John Warner & Sons

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John Warner and Sons was a metalworks and bellfoundry based in various locations in the UK,[1] established in 1739 and dissolved in 1949.[2]

Previous businesses[edit]

A company was founded by Jacob Warner, a Quaker, in 1739 and originally produced water pumps, fire engines, and beer engines. His sons, John & Tomson Warner, then formed a separate metal working business at a house known as Three Bells and a Star in Wood Street, Cheapside; by 1763 they were casting bells and later moved to Fore Street, Cripplegate. In 1782 the Warner brothers dissolved their partnership, John moved to Fleet Street and Tomson remained in Cripplegate.[3]

Notable bells[edit]

Warners had a large output of bells, and Warner bells can be found throughout the world. Some of their notable bells including the clock chime at the Houses of Parliament, were cast at their foundry in Jewin Crescent, Cripplegate. The larger Big Ben was cast at Norton, near Stockton-on-Tees and later had to be re-cast by the Whitechapel Bell Foundry, however the four smaller quarter bells are still the Warner originals.[4] In 1913, Warners cast a ring of 12 bells for Chelmsford Cathedral, the heaviest weighing 34cwt and sounding note C.[5]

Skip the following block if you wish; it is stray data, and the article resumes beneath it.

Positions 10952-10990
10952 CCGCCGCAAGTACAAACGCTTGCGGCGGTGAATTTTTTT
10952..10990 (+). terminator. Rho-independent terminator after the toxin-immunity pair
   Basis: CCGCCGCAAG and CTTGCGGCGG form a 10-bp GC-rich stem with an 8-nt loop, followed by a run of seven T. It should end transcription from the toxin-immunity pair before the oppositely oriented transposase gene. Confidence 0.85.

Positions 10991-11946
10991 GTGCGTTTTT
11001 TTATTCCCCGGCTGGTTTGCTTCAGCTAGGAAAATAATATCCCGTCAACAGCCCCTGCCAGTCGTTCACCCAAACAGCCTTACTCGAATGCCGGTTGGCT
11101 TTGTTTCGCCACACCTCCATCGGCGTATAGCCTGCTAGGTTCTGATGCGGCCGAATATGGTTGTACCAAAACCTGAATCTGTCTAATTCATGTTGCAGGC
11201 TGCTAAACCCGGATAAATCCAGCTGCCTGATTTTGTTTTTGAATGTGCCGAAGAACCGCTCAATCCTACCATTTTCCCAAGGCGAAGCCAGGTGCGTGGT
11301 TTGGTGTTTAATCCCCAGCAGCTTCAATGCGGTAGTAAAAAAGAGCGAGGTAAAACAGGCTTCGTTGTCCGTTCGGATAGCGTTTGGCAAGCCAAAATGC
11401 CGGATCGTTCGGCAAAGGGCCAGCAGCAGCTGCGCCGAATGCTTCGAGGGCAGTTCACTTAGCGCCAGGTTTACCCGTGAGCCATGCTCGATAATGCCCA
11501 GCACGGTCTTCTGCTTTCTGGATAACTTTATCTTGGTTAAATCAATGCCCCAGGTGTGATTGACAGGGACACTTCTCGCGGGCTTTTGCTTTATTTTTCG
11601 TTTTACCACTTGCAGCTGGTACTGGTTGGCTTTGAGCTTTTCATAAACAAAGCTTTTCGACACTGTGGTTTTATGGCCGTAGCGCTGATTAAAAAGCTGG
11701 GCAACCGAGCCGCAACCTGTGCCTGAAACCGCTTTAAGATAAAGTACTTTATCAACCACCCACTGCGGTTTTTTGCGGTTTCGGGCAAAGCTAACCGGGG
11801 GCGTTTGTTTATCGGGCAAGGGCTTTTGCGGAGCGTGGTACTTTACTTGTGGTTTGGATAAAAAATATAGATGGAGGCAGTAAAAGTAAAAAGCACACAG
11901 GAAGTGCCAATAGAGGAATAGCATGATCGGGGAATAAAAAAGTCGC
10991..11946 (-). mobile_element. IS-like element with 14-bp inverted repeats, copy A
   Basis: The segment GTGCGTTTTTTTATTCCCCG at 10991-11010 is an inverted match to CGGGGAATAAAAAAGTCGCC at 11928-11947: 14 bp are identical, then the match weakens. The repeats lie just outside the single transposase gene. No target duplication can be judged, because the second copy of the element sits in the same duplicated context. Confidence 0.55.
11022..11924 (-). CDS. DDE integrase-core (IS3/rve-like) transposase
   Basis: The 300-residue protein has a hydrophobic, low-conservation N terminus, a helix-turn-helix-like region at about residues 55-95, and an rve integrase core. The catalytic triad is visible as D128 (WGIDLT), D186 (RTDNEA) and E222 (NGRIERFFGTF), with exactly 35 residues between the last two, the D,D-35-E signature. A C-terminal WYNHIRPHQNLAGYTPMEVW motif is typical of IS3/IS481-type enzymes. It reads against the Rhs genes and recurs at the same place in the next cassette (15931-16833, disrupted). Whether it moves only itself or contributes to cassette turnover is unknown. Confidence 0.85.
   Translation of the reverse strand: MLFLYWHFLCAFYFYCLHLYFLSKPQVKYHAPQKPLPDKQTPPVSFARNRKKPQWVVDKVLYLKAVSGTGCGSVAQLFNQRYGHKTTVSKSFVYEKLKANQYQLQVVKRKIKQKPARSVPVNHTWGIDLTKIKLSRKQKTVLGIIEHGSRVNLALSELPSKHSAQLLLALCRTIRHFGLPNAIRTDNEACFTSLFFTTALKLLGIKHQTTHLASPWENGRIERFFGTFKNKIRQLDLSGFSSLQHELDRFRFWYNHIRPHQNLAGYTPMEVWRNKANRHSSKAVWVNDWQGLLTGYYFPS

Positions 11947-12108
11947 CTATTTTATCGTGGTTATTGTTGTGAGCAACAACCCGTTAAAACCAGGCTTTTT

A notable peal of bells from this foundry is located in Sacred Heart Basilica, Timaru and the first set of bells in Wellington, New Zealand, at St Peter's Anglican Church, were made by John Warner & Sons.[6]

References[edit]

  1. ^ "Index - Warner". Towerbells.org. Retrieved 9 March 2016.
  2. ^ "Cast bell. J Warner & Sons Ltd, London. 1892". Neill Robinson Blaxill. Retrieved 9 March 2016.
  3. ^ "John Warner and Sons - Graces Guide". www.gracesguide.co.uk. Retrieved 17 May 2019.
  4. ^ "BIG BEN & the PALACE OF WESTMINSTER". Archived from the original on 16 October 2012. Retrieved 20 December 2012.
  5. ^ "Dove Details". dove.cccbr.org.uk. Retrieved 17 May 2019.
  6. ^ "Index to carillons and chimes by Warner". Tower Bells. Retrieved 30 July 2020.